High cholesterol symptoms: The ‘waxy skin lesions’ you shouldn’t ignore – signs explained

High cholesterol: Nutritionist reveals top prevention tips

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High cholesterol is very common, but it’s not always easy to know if you’re at risk. Symptoms rarely reveal themselves, but it’s still crucial to get high cholesterol diagnosed early, as it can lead to some deadly consequences.

Cholesterol is a type of waxy substance that’s found in the blood.

It’s used by the body to manufacture new cells – but there can be too much of a good thing.

Large amounts of cholesterol can lead to fatty deposits in the blood vessels.

As these deposits continue to grow, it can make blood flow increasingly difficult, sparking the risk of heart attacks and strokes.

If it’s left undiagnosed, high cholesterol can also lead to coronary heart disease, artery disease, and even sudden cardiac arrest.

While it’s difficult to know if you’re at risk, there are still some hidden signs to look out for.

Some patients may develop a type of lesion on their skin, which is synonymous with high cholesterol.

These bumps, which are also known as xanthomas, often appear quite waxy, and they might be a yellow/orange colour.

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Xanthomas are usually a sign that there’s been an increase in blood lipids.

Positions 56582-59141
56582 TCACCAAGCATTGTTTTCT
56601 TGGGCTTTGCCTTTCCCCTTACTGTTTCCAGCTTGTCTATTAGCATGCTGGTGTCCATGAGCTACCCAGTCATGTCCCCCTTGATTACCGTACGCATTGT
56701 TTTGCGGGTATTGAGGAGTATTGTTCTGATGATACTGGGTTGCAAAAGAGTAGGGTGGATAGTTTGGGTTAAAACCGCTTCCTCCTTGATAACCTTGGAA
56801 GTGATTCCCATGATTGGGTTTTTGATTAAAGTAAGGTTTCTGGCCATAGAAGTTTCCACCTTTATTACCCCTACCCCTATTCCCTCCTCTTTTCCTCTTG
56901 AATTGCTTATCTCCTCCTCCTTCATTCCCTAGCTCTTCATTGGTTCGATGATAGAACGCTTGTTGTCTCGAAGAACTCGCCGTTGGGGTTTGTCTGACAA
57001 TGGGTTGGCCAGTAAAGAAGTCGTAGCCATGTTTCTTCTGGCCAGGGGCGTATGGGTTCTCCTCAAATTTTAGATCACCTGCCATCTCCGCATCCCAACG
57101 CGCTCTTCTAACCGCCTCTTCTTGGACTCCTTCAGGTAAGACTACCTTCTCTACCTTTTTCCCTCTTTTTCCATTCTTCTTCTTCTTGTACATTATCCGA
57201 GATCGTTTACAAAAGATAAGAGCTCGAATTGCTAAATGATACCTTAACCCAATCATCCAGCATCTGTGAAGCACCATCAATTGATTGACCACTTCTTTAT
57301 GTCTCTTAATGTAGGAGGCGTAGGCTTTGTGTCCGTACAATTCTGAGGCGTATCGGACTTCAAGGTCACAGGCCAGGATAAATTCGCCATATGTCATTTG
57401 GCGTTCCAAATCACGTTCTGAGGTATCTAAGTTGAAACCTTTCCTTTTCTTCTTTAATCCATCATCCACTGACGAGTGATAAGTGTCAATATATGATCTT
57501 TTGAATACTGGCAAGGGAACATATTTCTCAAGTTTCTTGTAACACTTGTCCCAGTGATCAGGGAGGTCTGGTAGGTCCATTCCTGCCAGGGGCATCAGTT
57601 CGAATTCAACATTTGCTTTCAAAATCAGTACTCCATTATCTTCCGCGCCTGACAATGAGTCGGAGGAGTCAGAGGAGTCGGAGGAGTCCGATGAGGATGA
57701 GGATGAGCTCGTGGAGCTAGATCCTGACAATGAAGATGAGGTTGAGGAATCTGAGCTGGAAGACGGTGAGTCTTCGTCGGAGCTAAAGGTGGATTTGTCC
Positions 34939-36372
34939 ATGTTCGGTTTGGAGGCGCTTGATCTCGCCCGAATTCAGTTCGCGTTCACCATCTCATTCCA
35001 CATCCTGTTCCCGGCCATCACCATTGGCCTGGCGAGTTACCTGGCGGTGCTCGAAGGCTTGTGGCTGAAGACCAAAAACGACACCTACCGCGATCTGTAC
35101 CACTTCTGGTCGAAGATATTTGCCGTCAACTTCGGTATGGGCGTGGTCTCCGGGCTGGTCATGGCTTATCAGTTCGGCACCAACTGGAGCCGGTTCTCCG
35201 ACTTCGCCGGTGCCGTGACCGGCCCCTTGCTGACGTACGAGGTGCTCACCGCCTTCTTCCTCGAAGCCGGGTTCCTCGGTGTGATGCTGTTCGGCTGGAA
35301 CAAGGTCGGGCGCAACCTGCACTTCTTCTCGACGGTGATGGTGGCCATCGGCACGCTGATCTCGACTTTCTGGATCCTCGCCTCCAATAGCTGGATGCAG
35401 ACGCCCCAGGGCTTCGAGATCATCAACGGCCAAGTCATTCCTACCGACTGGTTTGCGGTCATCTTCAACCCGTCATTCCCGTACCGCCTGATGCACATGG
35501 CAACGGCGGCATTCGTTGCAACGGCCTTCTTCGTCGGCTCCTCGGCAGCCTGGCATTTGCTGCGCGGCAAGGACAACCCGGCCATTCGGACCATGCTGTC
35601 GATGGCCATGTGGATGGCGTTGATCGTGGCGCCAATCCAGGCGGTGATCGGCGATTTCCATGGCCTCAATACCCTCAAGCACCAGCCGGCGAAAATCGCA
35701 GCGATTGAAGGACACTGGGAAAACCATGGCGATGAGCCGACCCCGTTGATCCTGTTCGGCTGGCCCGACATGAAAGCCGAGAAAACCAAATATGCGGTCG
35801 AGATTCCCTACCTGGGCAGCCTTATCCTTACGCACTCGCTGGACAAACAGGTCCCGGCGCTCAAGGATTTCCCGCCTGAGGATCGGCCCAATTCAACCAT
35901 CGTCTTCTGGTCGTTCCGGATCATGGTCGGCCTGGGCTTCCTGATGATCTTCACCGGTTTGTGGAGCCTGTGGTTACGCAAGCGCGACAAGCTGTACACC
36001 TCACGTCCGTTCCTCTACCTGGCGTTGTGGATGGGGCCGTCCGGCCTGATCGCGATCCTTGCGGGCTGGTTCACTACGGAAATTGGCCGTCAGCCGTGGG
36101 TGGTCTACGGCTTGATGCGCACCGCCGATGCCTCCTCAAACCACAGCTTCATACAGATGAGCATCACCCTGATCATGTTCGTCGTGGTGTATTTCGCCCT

But, it usually only develops in patients that have a family history of high cholesterol, according to the National Heart, Lung, and Blood Institute (NIH).

“High ‘bad’ LDL cholesterol usually does not cause symptoms, so most people do not know they have it until they are tested during a routine doctor’s visit,” it said.

“Very high levels may cause symptoms such as fatty bumps on your skin, called xanthomas, or greyish-white rings around the corneas in your eye, called corneal arcus.

“Xanthoma is a skin condition in which certain fats build up under the surface of the skin.

“Xanthomas vary in size. Some are very small. Others are bigger than 3 inches [7.5 centimetres] in diameter. They may appear anywhere on the body.”

They can appear anywhere on the body, but they’re most likely to develop on the elbows, joints, knees, hands, feet, or buttocks, it added.

But, xanthomas could also be caused by diabetes, certain cancers, liver scarring, and an underactive thyroid.

Managing your cholesterol levels could help to prevent these xanthomas from ever developing.

Cutting back on fatty foods is the easiest way to lower your cholesterol.

Instead, try to eat more oily fish, brown rice, nuts, seeds, fruit, and vegetables.

Doing more exercise will also help to protect against high cholesterol.

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